Yet, some requests steers me into the right direction.  The right request informs me on what the crowd really wants to hear.  With that, the crowd energy pumps up.  Despite the annoyances, this is why I except requests.

Many bar patrons danced to No Request DJ’s music.  I wondered if I could cause this same crowd the same excitement with my equipment.  Or could I cause higher excitement?

In this bar, I may never get the chance to see.   Yet, I refuse butchering people’s music like I saw No Request DJ doing.  If that makes me old-school and out of date, so be it.

Chill Tuesdays Playlist 6-21-2011

June 24, 2011


Folks chillin' at the bar counter.

Here’s this week’s sample of songs I played.

1. Le Nettoyeur by Greg Baumont: A slick instrumental bumping hip-hop beats.   The musical arrangement  and sound is almost reminiscent of  Enigma and Art of Noise.

2. Just The Two of Us by Grover Washington, Jr.: A classic soul-jazz piece.  The legendary Bill Withers does the vocals as the late Mr. Washington blows the saxophone.  Some folks may recognize it as the song Will Smith sampled for his song of the same name.

3. River Serpentine by The Budos Band: A funky gem centered around horns.  It has a cool sixties vibe to it.

4. Sabhyata by Karmix:  When it comes to vocals, I normally avoid non-English singing songs.  Yet, because I enjoyed the East Indian vocal arrangement, I included this number in my collection.  As middle-eastern music plays, scratching plays in the mix.

5. Makes You Extatic by The Tao of Groove:  Another cool song mixing jazz samples and hip-hop. Also, we hear smooth jazz guitar playing along with a flute.

6. Take Me To Mardi James by Bob James: Old-school, hip-hop heads will recognize the opening as the sample for Run-DMC’s “Peter Piper”.  A keyboard grooves to jazz on this smooth jam.

7. Mystic Brew by Ronnie Foster: Funky organ work added to smooth jazz.  This cool gem is easily recognized as the sample for A Tribe Called Quest’s “Electric Relaxation.”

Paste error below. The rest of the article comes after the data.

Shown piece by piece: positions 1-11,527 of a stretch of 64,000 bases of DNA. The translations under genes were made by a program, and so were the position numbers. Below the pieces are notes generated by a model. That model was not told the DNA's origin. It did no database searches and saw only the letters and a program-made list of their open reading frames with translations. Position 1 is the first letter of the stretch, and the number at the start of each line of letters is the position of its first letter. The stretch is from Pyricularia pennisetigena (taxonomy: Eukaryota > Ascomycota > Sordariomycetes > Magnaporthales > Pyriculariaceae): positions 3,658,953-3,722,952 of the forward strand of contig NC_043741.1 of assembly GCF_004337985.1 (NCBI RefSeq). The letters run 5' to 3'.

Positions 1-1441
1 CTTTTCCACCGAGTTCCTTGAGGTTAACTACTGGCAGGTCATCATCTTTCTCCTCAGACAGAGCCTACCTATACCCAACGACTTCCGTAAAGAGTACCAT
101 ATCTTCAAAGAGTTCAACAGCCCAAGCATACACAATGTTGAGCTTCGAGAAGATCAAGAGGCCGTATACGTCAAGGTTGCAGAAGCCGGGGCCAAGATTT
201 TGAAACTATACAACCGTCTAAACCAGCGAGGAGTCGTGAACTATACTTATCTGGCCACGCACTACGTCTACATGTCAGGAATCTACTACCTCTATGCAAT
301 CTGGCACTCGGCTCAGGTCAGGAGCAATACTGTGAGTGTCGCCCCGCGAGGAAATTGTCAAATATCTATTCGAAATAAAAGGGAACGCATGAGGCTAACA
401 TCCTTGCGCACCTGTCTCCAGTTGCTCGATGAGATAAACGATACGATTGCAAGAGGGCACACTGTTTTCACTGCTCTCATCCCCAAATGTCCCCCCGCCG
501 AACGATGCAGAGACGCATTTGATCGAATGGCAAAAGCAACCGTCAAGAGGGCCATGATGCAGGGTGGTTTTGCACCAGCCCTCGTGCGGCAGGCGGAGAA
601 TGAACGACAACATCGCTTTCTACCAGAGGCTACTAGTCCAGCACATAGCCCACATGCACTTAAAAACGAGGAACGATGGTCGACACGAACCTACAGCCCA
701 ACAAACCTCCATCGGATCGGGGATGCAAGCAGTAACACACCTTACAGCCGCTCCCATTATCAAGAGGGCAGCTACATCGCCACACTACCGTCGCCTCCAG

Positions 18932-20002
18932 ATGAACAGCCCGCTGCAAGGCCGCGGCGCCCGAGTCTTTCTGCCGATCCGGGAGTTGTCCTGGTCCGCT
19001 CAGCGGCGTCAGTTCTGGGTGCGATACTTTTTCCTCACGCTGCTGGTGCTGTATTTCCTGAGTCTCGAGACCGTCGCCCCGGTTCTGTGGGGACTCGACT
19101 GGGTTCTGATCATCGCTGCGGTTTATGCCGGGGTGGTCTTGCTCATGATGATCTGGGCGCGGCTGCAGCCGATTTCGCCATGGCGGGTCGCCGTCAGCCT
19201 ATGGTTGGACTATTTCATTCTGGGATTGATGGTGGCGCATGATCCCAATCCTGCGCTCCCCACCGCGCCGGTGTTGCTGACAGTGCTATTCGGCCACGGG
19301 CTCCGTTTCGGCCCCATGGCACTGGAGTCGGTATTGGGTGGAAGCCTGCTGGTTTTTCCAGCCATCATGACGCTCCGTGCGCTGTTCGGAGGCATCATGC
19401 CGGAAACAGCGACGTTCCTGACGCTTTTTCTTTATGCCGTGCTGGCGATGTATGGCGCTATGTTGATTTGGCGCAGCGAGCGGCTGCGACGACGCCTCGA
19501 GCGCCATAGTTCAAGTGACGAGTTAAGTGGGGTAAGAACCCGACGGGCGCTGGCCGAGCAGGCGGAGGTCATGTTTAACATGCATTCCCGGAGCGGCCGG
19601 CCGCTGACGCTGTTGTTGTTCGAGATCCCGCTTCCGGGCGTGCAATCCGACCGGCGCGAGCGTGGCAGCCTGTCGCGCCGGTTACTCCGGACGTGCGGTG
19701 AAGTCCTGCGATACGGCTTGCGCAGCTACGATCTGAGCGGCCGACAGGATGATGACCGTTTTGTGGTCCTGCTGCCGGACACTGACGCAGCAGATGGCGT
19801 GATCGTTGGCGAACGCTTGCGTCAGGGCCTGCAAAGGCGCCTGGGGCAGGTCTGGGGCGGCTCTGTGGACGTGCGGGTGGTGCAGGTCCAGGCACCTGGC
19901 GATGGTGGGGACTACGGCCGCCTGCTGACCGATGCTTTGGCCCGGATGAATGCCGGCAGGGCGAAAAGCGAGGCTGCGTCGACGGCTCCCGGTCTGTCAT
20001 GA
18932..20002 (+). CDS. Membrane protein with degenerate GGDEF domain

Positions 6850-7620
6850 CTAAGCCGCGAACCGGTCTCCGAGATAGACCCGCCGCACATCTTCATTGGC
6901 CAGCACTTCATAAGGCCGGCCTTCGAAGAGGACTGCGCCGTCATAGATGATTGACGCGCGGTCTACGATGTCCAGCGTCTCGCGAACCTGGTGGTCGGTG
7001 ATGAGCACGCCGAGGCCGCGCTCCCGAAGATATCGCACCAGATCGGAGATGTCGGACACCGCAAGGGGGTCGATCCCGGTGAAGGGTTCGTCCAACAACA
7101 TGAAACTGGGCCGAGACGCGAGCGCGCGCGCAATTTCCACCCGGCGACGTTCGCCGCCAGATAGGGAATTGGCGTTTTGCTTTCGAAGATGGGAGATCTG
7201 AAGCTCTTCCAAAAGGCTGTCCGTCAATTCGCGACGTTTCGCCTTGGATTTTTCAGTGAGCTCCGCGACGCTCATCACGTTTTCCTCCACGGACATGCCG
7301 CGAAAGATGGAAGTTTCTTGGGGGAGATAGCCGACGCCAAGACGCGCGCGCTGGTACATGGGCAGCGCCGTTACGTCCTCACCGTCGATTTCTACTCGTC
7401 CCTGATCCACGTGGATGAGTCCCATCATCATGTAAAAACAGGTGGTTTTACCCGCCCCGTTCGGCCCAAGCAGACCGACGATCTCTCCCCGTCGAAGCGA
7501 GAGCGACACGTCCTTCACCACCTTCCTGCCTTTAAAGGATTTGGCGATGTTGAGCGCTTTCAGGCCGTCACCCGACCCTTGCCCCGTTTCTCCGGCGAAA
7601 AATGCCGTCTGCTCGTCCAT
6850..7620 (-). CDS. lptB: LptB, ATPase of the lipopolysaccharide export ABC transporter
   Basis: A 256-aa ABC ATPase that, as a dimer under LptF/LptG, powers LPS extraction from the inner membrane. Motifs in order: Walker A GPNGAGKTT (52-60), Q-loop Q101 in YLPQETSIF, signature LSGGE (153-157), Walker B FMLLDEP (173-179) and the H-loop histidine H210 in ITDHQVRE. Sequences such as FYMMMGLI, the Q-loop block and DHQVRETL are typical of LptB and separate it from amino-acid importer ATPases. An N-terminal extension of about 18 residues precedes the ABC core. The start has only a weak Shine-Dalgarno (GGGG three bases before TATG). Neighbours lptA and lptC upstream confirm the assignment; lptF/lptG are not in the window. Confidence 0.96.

Ten Albums Every Prince Fan Should Own

June 19, 2011

First of all, don’t tell Prince about this.  He doesn’t like the word “fan”, something about “fan” existing in the word “fanatic”.  In honor of my favorite musician, I decided to make a list of albums every Prince fan should own.  Of course, some fans may own every album, which is commendable.  Still, I chose to highlight the ones people definitely must have.

10. Purple Rain (1984)

This is a no brainer, even people who aren’t hardcore Prince fans own this soundtrack to the same-named movie.  Starting out with the hard-rocking “Let’s Go Crazy”, the album offers a tasty mix of pop and soul.  The album also contains one of his most covered songs, “When Doves Cry”.

And who can forget the raunchy “Darling Nikki”?  Back in 1984 at summer camp, I played this song on someone’s cassette player. After hearing the Nikki-started-to-grind verse, the jaws of my cabin mates dropped as their eyes widened.  Compared to recent rap lyrics, that verse is tame.

Like many great soundtrack albums, the music holds it own without people even thinking about the film.

9. For You (1978)

This is Prince’s first album.  At age 19, he wrote, composed and produced the whole damned thing.  He even played all the instruments.  All at the age of 19.  That alone is why For You is a must have.

On this bad boy, two songs stand out.  One is “Crazy You”,  a ballad sung in his signature falsetto voice as he strums an acoustic guitar.  Second would be “Soft and Wet”, a funky, synthesizer number co-written with Chris Moon.